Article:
President Bush appointed Fitzgerald to take the helm and oversee more than 300 employees, including 160 assistant U.S. attorneys. He started the job 10 days before the Sept. 11, 2001 terror attacks.
Chicago Corruption Specialist
In Chicago, Fitzgerald prosecuted the now-imprisoned Republican Gov. George Ryan of Illinois in a federal corruption case involving the sale of illegal state licenses. His office also handled the prosecution of publishing magnate Conrad Black, who was convicted on racketeering, fraud and obstruction of justice charges. On Tuesday, he added the current governor to his office's list of corruption targets.
But his work extends beyond the borders of the 18 counties in northern Illinois, which his office serves. Fitzgerald was appointed the special counsel in the CIA leak investigation, involving Valerie Plame, which resulted in the 2007 conviction of Vice President Dick Cheney's former chief of staff I. Lewis "Scooter" Libby. A federal judge sentenced Libby to 2½ years in prison, but Bush commuted the sentence before he reported to prison.
With a prosecution that reached into the innermost circle of the White House came some intense criticism. Some said he was too harsh, allowing for the imprisonment of journalists, most famously former New York Times reporter Judith Miller, who refused to comply with subpoenas they saw as unfair.
After a judge ordered Miller to jail for contempt of court in 2005, Times executive editor Bill Keller called the action "a chilling conclusion to an utterly confounding case." Miller later testified after working out an agreement with her then-confidential source Libby.
But another reporter caught up in the probe, who opted not to go to jail, acknowledged Fitzgerald's dedication to the case.
Matthew Cooper, the former Time Magazine reporter who was one of several reporters linked to the leak investigation, wrote an open letter to Blagojevich on his blog on Portfolio.com, "When I became a government witness, he interviewed me alone and knew the details of my case better than I did. He doesn't rely on a phalanx of aides, although he has them. He knows the case and will make the decisions himself."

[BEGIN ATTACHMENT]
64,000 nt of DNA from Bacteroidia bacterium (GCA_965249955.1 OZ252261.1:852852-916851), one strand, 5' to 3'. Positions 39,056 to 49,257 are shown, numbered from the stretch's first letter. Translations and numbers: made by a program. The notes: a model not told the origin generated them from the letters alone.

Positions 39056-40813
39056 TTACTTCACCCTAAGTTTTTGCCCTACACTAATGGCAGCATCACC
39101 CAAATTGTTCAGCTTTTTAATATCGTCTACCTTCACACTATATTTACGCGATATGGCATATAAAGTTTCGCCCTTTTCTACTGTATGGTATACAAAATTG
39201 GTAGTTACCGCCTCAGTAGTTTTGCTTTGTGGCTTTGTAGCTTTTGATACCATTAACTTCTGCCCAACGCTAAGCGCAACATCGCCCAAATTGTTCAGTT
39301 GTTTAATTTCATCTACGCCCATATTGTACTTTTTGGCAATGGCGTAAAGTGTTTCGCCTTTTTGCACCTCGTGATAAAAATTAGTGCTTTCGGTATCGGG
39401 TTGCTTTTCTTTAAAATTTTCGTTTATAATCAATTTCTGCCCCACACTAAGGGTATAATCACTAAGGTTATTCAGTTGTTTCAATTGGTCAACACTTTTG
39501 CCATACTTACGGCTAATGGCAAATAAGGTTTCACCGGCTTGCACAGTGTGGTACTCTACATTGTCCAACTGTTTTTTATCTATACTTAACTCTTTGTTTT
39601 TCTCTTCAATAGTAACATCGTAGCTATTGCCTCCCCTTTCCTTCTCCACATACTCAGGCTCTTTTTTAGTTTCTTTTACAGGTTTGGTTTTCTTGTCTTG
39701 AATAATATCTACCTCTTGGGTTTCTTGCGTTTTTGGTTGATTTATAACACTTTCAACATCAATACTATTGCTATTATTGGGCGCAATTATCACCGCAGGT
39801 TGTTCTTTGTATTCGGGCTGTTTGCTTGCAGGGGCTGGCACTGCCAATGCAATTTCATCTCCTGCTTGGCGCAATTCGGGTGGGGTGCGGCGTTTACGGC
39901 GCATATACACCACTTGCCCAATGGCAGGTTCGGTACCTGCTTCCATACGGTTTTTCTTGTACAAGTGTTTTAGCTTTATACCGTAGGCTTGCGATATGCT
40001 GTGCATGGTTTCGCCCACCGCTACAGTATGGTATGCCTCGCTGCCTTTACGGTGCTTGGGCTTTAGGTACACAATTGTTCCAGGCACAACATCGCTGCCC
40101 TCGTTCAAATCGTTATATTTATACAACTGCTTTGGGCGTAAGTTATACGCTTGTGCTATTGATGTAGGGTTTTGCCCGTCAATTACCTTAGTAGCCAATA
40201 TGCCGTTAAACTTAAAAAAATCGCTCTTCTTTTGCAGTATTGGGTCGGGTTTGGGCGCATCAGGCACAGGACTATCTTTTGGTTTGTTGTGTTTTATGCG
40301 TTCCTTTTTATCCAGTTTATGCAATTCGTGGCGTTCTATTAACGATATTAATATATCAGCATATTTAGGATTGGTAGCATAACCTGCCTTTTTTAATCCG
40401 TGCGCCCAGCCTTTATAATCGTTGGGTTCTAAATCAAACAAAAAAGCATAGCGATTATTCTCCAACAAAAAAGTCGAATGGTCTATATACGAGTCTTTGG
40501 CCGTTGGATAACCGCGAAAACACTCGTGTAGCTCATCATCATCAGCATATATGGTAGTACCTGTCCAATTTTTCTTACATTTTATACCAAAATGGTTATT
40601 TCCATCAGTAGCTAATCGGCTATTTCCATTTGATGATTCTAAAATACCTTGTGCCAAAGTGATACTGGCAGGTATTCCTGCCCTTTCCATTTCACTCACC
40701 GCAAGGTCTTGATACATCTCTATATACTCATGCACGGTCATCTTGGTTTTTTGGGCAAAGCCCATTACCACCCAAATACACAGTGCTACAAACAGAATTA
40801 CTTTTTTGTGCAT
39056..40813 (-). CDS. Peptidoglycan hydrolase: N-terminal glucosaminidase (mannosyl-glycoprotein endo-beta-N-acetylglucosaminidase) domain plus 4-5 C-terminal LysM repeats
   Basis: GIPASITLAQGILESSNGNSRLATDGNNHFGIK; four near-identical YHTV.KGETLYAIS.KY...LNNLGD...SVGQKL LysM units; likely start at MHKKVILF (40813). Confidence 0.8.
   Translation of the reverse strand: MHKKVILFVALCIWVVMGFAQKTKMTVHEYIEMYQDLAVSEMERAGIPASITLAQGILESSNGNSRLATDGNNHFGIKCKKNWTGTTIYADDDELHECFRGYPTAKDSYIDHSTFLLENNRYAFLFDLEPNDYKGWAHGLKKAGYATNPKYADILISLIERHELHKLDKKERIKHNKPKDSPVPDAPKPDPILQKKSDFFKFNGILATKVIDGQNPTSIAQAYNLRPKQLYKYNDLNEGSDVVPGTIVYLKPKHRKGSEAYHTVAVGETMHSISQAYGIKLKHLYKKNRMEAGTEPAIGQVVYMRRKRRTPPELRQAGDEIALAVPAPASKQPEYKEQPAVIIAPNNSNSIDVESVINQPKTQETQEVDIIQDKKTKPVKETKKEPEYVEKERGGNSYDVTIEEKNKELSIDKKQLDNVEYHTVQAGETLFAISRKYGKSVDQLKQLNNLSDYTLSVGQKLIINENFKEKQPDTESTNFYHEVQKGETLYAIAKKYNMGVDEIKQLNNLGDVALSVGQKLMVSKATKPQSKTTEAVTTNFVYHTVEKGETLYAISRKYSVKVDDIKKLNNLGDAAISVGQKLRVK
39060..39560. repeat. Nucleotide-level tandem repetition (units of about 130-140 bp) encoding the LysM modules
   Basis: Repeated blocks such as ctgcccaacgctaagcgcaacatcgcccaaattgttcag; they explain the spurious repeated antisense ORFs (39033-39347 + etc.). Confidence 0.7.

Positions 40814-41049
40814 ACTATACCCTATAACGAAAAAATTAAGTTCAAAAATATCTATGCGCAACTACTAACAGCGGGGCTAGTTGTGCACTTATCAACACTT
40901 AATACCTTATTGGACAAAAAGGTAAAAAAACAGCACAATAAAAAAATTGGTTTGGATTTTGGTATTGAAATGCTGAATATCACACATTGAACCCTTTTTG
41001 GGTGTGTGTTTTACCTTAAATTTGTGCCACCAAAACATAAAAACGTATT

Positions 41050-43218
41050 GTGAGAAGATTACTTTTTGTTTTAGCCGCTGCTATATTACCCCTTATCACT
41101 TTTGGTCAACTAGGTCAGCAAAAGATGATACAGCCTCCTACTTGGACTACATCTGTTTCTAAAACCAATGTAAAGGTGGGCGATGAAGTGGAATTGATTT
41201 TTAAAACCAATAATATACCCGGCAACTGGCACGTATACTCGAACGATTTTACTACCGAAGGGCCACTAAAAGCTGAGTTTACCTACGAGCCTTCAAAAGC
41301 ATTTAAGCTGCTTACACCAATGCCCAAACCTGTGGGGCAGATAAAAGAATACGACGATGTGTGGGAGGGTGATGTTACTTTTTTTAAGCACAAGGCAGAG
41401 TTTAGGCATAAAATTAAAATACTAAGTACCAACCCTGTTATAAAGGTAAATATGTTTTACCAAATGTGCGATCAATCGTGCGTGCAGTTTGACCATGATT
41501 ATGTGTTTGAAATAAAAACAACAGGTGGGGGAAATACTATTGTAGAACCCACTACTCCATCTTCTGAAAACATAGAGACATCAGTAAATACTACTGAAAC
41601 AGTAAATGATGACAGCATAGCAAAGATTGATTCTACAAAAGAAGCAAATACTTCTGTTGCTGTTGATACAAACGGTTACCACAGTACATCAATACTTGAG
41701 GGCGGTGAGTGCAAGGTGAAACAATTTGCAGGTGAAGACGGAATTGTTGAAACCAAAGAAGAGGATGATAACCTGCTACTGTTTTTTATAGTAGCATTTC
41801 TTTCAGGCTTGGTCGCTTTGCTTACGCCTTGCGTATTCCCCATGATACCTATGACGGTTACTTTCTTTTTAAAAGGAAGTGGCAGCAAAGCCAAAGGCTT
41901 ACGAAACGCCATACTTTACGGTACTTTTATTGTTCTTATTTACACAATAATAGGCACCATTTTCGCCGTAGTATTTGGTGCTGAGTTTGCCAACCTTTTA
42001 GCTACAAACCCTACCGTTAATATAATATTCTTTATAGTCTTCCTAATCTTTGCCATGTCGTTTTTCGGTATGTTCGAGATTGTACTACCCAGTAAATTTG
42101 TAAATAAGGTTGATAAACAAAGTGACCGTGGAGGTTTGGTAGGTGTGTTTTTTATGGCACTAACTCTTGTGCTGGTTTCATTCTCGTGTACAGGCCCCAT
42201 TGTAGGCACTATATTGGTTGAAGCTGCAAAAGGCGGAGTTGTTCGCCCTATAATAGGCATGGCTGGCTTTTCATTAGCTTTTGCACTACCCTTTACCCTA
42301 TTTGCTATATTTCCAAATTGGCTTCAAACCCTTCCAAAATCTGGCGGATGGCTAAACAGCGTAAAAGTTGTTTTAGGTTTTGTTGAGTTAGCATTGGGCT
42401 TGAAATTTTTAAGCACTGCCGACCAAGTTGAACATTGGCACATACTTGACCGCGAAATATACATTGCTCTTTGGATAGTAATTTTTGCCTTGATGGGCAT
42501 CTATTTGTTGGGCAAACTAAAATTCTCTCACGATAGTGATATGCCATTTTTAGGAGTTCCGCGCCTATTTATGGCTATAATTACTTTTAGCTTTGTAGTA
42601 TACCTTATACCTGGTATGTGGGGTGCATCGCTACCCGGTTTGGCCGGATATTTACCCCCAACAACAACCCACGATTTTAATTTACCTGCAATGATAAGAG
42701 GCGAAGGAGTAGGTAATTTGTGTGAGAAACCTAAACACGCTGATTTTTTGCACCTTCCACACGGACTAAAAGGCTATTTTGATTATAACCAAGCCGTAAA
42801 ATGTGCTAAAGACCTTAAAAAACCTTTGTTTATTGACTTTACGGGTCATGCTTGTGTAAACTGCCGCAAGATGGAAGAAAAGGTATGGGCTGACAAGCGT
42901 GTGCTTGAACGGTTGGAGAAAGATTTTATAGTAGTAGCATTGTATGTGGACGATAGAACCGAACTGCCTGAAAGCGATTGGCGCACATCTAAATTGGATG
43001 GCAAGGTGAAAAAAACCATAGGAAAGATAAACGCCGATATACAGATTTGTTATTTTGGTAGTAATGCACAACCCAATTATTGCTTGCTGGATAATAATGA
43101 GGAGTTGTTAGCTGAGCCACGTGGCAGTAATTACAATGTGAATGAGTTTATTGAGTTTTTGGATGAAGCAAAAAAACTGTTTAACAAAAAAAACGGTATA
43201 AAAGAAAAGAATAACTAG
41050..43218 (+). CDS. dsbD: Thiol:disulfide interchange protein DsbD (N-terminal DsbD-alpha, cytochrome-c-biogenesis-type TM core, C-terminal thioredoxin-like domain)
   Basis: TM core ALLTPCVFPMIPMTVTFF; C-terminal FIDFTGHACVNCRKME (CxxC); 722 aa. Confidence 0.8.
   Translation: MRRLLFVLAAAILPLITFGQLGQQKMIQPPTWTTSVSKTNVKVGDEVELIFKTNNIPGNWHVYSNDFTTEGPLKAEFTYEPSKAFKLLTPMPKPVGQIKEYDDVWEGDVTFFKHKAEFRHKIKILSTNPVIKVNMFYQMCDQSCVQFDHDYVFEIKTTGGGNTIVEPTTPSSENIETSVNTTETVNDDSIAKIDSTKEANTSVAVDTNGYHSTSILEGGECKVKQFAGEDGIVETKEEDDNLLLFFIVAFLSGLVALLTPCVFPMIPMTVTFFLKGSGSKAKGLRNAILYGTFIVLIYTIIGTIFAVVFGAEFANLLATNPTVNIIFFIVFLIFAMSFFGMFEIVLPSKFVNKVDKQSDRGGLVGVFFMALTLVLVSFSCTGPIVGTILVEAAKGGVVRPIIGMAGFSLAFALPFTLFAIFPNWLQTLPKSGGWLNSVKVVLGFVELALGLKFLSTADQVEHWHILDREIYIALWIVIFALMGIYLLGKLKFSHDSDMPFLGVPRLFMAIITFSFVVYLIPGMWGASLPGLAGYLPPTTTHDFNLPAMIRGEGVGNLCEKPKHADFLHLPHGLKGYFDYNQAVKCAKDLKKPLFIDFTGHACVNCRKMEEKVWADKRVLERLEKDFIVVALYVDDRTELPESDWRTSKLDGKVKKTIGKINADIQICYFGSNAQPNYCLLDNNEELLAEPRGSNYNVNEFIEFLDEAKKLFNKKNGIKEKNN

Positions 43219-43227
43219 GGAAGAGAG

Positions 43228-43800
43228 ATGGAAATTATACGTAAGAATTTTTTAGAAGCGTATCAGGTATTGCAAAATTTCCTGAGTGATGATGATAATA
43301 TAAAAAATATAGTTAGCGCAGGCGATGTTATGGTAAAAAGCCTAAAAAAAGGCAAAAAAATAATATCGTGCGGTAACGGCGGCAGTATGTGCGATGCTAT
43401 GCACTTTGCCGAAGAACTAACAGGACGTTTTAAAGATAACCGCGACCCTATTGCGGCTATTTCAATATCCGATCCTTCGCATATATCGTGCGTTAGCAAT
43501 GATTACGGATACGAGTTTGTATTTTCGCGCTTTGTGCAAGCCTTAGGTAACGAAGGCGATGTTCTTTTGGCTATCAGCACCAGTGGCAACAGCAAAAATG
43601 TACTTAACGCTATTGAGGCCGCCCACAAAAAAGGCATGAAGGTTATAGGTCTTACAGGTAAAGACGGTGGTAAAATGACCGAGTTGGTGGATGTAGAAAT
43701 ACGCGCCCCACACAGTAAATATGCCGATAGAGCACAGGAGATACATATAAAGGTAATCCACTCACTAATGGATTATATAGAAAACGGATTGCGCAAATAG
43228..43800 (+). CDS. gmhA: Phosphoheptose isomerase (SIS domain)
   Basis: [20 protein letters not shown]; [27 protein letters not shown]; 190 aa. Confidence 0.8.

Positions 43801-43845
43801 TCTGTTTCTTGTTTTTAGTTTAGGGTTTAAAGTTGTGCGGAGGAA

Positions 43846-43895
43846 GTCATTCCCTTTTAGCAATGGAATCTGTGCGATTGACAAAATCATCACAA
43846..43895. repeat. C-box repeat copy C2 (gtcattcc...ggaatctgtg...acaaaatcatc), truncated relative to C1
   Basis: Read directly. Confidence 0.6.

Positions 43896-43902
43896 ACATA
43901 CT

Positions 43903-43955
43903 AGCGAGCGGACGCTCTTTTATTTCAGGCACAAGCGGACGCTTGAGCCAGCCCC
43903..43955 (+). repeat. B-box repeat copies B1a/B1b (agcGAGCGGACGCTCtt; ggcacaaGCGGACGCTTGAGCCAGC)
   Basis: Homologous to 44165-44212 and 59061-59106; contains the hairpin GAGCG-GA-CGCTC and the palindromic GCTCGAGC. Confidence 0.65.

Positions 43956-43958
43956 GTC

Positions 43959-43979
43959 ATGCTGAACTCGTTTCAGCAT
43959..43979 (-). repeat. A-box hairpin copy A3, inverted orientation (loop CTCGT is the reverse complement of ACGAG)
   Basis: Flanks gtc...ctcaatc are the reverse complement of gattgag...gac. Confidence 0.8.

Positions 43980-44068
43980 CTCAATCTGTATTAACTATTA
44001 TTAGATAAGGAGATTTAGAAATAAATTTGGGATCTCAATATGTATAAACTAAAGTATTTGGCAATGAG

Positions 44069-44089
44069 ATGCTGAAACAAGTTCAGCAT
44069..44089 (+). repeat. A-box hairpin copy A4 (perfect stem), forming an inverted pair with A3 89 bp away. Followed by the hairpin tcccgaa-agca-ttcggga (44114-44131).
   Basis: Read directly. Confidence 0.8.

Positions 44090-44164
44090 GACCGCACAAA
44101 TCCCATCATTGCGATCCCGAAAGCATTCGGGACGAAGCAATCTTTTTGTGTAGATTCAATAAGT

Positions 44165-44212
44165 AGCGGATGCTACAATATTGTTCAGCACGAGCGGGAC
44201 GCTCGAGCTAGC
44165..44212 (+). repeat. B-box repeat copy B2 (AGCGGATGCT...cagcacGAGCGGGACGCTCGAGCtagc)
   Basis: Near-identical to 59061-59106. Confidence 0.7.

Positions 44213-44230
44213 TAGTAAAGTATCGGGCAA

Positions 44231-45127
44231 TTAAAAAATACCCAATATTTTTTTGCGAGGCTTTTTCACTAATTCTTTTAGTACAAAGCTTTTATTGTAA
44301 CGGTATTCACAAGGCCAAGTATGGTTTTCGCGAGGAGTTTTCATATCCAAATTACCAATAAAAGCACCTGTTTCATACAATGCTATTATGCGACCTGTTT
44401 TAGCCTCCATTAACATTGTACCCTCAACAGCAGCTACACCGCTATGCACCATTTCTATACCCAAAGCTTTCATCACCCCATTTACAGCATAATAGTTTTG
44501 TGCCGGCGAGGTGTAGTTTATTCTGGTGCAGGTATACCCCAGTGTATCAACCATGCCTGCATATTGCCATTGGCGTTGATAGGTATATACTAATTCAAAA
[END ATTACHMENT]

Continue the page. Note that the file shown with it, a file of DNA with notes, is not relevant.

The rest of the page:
Several former Bush administration figures are alleged to have pushed for Fitzgerald's ouster, including former White House adviser Karl Rove. One former Justice Department aide admitted in congressional testimony that he labeled the federal prosecutor "undistinguished" during the run-up to the controversial firing of at least nine U.S. attorneys in 2006. Under questioning from Sen. Dick Durbin, D-Ill, at the 2007 hearing, Kyle Sampson admitted that he "immediately regretted" adding Fitzgerald's name to the list.
Peter Zeidenberg, a former federal prosecutor and deputy co-counsel during the CIA leak investigation who is now a partner at the law firm DLA Piper, said of Fitzgerald, "All of the accolades are deserved, there is no hype."
"He is extremely smart. He is extremely hardworking. … It's the whole package," Zeidenberg said. "He has an incredible work ethic."
Although Fitzgerald's term as U.S. attorney is set to expire at the end of the Bush administration, officials and legal experts have speculated that Fitzgerald could become the chief of the Justice Department's Criminal Division or serve as the deputy attorney general; some also believe he could be appointed the next FBI director after Robert Mueller's term ends.
But Fitzgerald's tenure in Chicago might not end just yet -- Durbin, Illinois' senior senator, and the President-elect have expressed support for Fitzgerald's work as a prosecutor.